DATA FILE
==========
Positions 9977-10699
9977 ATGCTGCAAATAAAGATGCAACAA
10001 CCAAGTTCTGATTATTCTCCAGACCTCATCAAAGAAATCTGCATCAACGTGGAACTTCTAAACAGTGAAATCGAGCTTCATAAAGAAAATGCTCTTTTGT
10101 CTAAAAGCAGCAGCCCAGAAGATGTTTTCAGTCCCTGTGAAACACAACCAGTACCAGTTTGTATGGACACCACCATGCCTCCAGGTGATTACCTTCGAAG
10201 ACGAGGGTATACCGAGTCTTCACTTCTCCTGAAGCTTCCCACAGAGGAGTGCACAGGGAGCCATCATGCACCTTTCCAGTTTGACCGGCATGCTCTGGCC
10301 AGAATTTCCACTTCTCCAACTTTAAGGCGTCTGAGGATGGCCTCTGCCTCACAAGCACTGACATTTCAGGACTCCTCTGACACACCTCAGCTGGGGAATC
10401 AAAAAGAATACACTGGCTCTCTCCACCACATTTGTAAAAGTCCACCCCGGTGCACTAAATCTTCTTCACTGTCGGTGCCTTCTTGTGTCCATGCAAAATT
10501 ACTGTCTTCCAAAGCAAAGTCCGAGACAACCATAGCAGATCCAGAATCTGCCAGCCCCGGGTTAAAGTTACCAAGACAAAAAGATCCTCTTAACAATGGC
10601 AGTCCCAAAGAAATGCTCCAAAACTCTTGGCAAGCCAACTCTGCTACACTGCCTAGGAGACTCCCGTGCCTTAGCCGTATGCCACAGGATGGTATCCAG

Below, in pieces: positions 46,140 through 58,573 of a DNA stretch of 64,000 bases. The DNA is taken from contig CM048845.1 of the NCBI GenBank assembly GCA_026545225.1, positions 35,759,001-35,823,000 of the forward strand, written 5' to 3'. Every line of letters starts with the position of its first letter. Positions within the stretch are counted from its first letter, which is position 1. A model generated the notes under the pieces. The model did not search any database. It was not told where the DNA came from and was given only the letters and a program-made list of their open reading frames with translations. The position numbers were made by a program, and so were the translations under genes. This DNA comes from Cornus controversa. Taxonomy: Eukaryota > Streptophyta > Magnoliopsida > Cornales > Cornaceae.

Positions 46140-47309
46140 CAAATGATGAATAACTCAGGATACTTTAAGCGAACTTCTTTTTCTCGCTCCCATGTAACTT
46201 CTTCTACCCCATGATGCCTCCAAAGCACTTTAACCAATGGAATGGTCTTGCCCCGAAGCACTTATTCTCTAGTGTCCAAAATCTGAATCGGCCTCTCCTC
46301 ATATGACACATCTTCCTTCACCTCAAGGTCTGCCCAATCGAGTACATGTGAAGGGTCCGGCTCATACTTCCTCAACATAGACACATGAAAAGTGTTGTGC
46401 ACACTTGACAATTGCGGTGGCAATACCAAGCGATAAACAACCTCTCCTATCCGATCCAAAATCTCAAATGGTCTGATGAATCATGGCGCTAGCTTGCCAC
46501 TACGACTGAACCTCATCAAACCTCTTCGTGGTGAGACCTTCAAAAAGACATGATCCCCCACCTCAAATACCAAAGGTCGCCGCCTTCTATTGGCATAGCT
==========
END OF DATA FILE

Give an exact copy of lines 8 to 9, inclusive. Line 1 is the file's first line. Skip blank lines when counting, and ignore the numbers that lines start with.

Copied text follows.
10501 ACTGTCTTCCAAAGCAAAGTCCGAGACAACCATAGCAGATCCAGAATCTGCCAGCCCCGGGTTAAAGTTACCAAGACAAAAAGATCCTCTTAACAATGGC
10601 AGTCCCAAAGAAATGCTCCAAAACTCTTGGCAAGCCAACTCTGCTACACTGCCTAGGAGACTCCCGTGCCTTAGCCGTATGCCACAGGATGGTATCCAG